What Every Insurance Policy holder Ought to Know About Subrogation

Subrogation is an idea that's understood in insurance and legal circles but rarely by the customers who employ them. Even if it sounds complicated, it is to your advantage to understand the nuances of how it works. The more knowledgeable you are about it, the better decisions you can make about your insurance policy.

An insurance policy you hold is an assurance that, if something bad occurs, the firm that covers the policy will make good in one way or another in a timely fashion. If a windstorm damages your home, your property insurance agrees to pay you or pay for the repairs, subject to state property damage laws.

But since ascertaining who is financially accountable for services or repairs is sometimes a time-consuming affair – and time spent waiting sometimes increases the damage to the victim – insurance companies usually opt to pay up front and figure out the blame afterward. They then need a path to regain the costs if, when all the facts are laid out, they weren't in charge of the payout.

Let's Look at an Example

You arrive at the Instacare with a sliced-open finger. You give the receptionist your health insurance card and she records your coverage information. You get stitched up and your insurer gets a bill for the tab. But the next morning, when you get to work – where the accident happened – you are given workers compensation paperwork to fill out. Your workers comp policy is actually responsible for the hospital visit, not your health insurance. It has a vested interest in getting that money back in some way.

How Does Subrogation Work?

This is where subrogation comes in. It is the process that an insurance company uses to claim payment after it has paid for something that should have been paid by some other entity. Some insurance firms have in-house property damage lawyers and personal injury attorneys, or a department dedicated to subrogation; others contract with a law firm. Normally, only you can sue for damages done to your self or property. But under subrogation law, your insurer is extended some of your rights in exchange for having taken care of the damages. It can go after the money originally due to you, because it has covered the amount already.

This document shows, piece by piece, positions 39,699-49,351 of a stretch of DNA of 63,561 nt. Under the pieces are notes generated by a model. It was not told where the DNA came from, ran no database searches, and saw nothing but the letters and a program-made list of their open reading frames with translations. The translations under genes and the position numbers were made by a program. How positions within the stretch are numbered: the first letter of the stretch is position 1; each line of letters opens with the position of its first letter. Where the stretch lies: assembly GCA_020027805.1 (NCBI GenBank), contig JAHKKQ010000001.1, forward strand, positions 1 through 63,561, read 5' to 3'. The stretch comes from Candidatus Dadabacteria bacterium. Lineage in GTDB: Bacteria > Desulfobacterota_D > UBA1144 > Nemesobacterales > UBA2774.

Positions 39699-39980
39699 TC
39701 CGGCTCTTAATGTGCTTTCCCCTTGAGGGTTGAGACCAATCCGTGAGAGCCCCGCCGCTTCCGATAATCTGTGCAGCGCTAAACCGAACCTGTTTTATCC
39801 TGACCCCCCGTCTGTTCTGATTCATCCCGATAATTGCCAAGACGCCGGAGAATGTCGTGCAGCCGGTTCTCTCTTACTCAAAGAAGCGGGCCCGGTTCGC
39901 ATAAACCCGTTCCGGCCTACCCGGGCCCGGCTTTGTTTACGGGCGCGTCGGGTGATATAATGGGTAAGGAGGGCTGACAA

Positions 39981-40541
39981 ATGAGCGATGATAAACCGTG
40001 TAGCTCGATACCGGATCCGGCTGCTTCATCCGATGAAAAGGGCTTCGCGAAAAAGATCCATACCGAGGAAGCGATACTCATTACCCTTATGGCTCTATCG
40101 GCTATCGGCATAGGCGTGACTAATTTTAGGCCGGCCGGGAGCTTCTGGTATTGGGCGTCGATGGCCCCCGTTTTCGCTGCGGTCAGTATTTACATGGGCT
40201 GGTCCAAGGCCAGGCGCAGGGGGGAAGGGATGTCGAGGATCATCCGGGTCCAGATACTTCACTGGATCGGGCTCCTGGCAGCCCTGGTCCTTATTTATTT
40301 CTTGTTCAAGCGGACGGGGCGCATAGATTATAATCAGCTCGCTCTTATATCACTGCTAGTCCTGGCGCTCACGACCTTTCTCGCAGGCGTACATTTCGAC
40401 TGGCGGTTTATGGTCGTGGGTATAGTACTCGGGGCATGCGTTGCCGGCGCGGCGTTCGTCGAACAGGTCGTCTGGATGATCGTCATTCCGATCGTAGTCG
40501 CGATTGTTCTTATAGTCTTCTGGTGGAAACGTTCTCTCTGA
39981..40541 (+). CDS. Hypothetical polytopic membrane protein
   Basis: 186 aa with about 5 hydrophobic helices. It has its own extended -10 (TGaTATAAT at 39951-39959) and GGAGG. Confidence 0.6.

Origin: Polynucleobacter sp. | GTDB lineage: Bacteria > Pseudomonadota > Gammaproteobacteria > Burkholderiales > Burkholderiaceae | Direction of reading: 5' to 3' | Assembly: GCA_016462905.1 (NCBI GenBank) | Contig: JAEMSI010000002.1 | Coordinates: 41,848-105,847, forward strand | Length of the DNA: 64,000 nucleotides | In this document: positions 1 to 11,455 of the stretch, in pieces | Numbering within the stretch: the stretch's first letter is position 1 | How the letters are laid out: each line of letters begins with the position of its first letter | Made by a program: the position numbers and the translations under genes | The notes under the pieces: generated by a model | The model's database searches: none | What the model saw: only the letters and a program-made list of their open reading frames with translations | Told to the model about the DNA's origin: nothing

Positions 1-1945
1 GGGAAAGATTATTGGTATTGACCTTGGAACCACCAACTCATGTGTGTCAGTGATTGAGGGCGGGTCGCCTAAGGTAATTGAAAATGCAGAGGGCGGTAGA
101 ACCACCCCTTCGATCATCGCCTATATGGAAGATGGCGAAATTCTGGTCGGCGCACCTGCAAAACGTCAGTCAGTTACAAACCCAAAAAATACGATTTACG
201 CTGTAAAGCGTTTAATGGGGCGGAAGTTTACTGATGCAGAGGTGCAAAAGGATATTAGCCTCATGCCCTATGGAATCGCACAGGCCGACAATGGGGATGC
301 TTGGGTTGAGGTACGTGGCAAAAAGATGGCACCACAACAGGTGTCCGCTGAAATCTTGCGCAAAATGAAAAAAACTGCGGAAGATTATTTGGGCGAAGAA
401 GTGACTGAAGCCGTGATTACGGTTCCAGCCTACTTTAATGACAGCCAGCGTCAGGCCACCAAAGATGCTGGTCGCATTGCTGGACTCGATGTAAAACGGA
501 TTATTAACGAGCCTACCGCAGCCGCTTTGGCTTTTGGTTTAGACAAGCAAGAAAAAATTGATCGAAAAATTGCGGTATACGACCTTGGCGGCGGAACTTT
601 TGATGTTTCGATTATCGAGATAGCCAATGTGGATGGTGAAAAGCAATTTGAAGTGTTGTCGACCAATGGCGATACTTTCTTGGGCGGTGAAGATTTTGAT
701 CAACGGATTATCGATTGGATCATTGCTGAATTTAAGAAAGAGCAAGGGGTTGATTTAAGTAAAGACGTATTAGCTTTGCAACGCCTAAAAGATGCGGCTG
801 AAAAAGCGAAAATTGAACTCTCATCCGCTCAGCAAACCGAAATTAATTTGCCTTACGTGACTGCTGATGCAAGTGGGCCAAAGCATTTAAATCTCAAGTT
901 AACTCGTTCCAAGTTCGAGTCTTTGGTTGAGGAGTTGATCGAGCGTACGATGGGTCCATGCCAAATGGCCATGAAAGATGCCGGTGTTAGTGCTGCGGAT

How Does This Affect Me?

For starters, if you have a deductible, your insurer wasn't the only one that had to pay. In a $10,000 accident with a $1,000 deductible, you have a stake in the outcome as well – namely, $1,000. If your insurance company is unconcerned with pursuing subrogation even when it is entitled, it might choose to recoup its expenses by boosting your premiums. On the other hand, if it knows which cases it is owed and pursues them enthusiastically, it is acting both in its own interests and in yours. If all is recovered, you will get your full deductible back. If it recovers half (for instance, in a case where you are found 50 percent to blame), you'll typically get half your deductible back, based on the laws in most states.

Furthermore, if the total price of an accident is more than your maximum coverage amount, you may have had to pay the difference, which can be extremely expensive. If your insurance company or its property damage lawyers, such as personal injury legal assistance Puyallup WA, successfully press a subrogation case, it will recover your expenses as well as its own.

All insurers are not the same. When comparing, it's worth looking at the reputations of competing companies to find out whether they pursue legitimate subrogation claims; if they do so without dragging their feet; if they keep their accountholders informed as the case goes on; and if they then process successfully won reimbursements quickly so that you can get your losses back and move on with your life. If, instead, an insurance firm has a reputation of honoring claims that aren't its responsibility and then protecting its bottom line by raising your premiums, even attractive rates won't outweigh the eventual headache.